16-Year-Old Boy Charged in Chatham Triple Homicide

Police vehicle file photo. (Michael Izquierdo / WTTW News)Police vehicle file photo. (Michael Izquierdo / WTTW News)

A 16-year-old boy has been charged as an adult in a triple homicide that occurred in Chatham last month.

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The teen is accused of pulling out a gun and opening fire following an altercation inside a home in the 8000 block of South Vincennes Avenue on Feb. 25, according to Chicago Police Department Chief of Detectives Antoinette Ursitti, who spoke at a news conference Thursday.

Three people were fatally shot: two men, ages 20 and 36, and a 14-year-old boy. A 16-year-old boy was also shot and seriously wounded, Ursitti said.

The 16-year-old defendant, whose name is not being released because he is a minor, faces three counts of first-degree murder and one count of attempted first-degree murder.

He was slated to appear in bond court Thursday.

Ursitti said several additional people were inside the Chatham home at the time of the shooting; the alleged gunman ran away and was captured on video. U.S. marshals arrested him Tuesday at a relative’s home in south suburban Hazel Crest following an investigation, authorities said.

“In just a few moments, he forever changed the lives of surviving victims and those he killed,” Chicago police Supt. Larry Snelling said Thursday. “He has to be held accountable. Period. That simple. There is no excuse for anyone to reach this level of violence.”

No additional details about the shooting were immediately available Thursday, but Ursitti did say the defendant had been welcomed inside the Chatham home as an acquaintance of a friend of the family who lived there.

In announcing the charges Thursday, Cook County State’s Attorney Kim Foxx offered condolences to the families of both the victims and the alleged gunman “for yet another tragedy that has rocked our community.”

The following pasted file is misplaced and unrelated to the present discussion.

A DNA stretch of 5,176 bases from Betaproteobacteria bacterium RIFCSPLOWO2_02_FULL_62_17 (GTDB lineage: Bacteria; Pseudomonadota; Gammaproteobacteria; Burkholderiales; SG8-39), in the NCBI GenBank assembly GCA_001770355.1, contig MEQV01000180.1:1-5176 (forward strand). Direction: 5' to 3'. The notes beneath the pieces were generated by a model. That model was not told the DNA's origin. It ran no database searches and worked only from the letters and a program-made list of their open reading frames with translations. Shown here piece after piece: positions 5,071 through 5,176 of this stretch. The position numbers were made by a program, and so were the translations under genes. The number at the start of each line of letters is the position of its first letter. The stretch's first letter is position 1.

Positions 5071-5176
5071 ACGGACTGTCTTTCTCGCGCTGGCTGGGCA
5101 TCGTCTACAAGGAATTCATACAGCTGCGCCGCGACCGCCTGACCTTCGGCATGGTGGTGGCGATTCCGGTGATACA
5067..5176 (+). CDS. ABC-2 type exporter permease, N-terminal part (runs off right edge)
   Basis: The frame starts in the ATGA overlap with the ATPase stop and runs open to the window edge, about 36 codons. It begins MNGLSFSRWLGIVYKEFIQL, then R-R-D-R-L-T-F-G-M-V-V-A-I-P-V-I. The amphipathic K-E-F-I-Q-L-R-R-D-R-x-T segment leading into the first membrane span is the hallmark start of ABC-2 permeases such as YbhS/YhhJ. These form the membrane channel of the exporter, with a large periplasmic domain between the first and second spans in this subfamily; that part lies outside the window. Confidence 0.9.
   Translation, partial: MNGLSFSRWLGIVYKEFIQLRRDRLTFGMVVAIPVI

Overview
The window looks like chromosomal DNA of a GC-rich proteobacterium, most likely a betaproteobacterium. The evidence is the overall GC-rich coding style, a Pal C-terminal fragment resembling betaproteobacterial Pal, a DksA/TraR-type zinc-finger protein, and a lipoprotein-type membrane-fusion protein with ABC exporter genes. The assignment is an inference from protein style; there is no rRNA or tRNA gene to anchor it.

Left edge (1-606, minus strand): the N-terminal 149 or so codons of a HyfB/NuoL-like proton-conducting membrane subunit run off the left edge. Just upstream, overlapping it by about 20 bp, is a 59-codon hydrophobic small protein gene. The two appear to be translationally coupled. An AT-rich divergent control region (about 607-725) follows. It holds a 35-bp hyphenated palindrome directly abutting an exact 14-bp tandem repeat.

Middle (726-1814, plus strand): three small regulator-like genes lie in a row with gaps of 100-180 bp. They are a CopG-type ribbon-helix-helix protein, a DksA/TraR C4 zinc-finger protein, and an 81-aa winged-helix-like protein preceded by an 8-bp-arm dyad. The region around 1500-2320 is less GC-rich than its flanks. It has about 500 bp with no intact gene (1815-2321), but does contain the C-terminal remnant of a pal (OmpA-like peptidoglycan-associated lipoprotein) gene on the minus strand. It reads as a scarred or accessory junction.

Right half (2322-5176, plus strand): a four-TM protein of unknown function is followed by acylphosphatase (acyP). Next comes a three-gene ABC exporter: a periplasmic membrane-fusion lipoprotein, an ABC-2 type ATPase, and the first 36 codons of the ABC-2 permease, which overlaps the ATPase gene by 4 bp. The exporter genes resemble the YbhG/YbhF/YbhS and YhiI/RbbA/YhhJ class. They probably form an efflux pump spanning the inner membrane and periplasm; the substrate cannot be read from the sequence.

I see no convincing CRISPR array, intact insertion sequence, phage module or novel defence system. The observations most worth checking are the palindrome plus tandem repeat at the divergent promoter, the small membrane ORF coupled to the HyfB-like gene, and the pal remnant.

“To the family of the accused: I recognize the immense pain you must be experiencing,” Foxx said. “Your lives, too, have been forever changed and altered by this tragedy of what should have been a young boy who acted … as a man and will suffer the consequences as an adult. Our commitment to justice is unwavering, but justice alone cannot heal the deep-seated issues that contribute to these tragic outcomes.”

Ald. William Hall (6th Ward) called on Chicago communities to work together to reduce violence.

“Until we get to the day where we build communities, we won’t save lives,” Hall said. “Until we build schools, parks where kids can go, we will continue to lose lives whether it’s by a gun or by a jail cell. So the question now becomes: How can we build together so that we can work alongside our police, work alongside our state’s attorney to save lives? … I’m calling everyone, before it gets hot, before the summertime comes, what block will you build on? What life are you going to serve and save so that we don’t lose another child to a grave or a jail cell?”

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